David was kind enough to invite me back to St Paul’s yesterday to hear Fraser Speirs, the chap behind FlickrExport and Darkslide, talk about his rollout of an iPad to every pupil at Cedars School of Excellence near Glasgow.
Fraser spoke about the situation that led up to the iPad decision; the scarcity of MacBooks in his school, the lack of faith in the iPod touch as a complete desktop replacement. He talked about the deployment process, and how it’s completely changed the way many subjects are taught.
The example he gave that stuck with me was Art. A teacher can use Brushes on the iPad to create a drawing that illustrates a particular artistic technique. Brushes will create a ‘recording’ (a timelapse) of the creation, which can be exported and played back. And then, the magic: during a class the teacher can talk over the video and carefully explain the technique. If you’re an Art teacher and that doesn’t make you want an iPad… I’m speechless.
Then, the Q&A; (I’m paraphrasing from memory – please correct me if I’ve got this wrong). George asked whether Fraser was worried that he was sending kids out into the world who couldn’t use Microsoft Office.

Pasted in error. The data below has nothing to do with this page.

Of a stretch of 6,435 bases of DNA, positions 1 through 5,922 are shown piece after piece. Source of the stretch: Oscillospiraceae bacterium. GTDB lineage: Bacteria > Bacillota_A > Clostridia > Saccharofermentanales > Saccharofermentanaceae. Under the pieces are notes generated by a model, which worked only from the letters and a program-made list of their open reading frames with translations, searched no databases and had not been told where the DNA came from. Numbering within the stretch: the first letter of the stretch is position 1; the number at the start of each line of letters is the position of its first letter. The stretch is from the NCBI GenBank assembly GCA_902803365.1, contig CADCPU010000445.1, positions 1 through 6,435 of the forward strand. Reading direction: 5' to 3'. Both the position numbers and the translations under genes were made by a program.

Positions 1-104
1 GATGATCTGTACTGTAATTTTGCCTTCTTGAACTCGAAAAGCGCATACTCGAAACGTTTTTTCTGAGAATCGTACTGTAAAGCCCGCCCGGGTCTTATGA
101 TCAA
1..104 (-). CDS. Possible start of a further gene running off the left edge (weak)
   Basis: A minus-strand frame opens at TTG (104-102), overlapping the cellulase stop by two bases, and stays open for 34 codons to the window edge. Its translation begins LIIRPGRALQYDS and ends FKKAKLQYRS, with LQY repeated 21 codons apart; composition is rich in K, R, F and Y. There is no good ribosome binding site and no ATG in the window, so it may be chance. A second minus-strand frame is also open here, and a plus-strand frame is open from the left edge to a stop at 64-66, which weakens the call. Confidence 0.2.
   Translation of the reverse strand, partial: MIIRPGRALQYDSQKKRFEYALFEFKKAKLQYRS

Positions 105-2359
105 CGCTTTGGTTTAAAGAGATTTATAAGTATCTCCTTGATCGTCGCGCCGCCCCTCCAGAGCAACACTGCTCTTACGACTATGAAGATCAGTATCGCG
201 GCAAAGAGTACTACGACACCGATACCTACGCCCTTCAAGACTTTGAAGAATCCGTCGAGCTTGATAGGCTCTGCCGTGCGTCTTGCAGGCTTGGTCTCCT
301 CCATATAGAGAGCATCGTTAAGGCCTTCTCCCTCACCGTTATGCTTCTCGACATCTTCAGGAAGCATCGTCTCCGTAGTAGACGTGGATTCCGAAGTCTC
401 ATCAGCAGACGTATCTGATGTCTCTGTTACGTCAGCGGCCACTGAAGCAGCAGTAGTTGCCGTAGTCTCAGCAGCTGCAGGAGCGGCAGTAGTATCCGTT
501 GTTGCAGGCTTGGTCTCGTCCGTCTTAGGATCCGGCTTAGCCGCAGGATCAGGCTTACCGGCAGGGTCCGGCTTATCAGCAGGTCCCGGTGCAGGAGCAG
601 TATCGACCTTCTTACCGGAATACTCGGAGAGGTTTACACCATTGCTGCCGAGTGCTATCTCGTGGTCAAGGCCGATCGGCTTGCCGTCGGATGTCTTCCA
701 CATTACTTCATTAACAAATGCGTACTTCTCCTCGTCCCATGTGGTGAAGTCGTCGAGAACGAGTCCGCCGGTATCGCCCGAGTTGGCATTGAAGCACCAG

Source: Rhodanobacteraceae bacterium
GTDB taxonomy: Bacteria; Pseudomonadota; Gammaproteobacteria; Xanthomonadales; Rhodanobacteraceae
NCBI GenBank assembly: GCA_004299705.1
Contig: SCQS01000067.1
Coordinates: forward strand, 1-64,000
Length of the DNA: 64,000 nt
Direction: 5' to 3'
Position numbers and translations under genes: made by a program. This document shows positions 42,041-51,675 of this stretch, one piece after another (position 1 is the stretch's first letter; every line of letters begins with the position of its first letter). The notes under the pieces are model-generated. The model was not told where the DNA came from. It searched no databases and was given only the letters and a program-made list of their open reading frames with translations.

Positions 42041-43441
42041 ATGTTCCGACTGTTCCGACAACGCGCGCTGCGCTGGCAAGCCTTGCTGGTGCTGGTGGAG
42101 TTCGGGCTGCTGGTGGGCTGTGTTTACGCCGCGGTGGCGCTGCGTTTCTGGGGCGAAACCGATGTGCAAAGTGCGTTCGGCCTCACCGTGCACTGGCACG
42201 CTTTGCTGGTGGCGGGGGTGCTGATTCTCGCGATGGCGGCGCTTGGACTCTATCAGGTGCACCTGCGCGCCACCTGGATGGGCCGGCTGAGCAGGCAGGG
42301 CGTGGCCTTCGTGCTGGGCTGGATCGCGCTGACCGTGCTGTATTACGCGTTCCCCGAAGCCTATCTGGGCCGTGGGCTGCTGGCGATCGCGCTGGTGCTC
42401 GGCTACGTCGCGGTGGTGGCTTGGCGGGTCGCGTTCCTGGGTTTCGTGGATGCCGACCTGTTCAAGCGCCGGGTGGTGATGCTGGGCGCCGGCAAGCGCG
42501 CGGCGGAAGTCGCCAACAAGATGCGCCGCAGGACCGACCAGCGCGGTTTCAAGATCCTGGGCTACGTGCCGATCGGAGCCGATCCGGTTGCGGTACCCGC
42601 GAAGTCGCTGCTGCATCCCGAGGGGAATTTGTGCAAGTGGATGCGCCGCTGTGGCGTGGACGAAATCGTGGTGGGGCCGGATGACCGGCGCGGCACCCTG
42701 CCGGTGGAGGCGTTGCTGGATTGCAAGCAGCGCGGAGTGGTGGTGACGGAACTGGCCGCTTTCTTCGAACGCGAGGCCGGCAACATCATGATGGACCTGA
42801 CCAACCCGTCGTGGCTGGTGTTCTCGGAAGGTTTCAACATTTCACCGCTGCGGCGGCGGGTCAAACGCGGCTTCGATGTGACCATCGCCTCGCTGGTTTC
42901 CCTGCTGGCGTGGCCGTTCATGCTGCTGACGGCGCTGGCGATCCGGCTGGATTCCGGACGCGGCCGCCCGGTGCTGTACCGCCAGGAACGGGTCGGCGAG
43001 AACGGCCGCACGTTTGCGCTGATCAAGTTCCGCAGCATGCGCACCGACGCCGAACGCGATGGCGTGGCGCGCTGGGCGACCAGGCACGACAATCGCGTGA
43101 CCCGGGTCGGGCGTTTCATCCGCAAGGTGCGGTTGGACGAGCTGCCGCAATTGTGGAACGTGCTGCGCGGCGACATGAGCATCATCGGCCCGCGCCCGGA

Fraser responded by saying that it wasn’t a worry, but it was something to think about. He went on to say that there’s no way to tell what the world of work will be like in 2023, when some of these kids will leave school.
Having worked in a huge organisation for (only!) six months so far, this worried me. I’ve experienced the brain-achingly slow rate at which IT in corporations—at least this corporation—moves. Internet Explorer 8 was released in March 2009; it’s being pushed out in June 2011, over two years later. Our Windows 7 release will start in November this year and conclude in September 2014, a full five years after the retail release. By 2015, all 100,000 employees will be running Windows 7. I’m willing to bet (and this is a total guess, I don’t work in IT or have any inside information) that even in 2023, Microsoft will be an important part of this company’s infrastructure.
Is that a good thing? Nope, not one bit. But what’s going to happen here? Will the next generation start avoiding job ads that require some kind of Microsoft Office competency? I’m really worried about the future for large companies that have such a heavy reliance on Microsoft who haven’t learnt to adapt yet. To offer, for example, new starters the OS of their choice. This talk has prompted some really interesting conversations here about the future of education and work, thank you Fraser.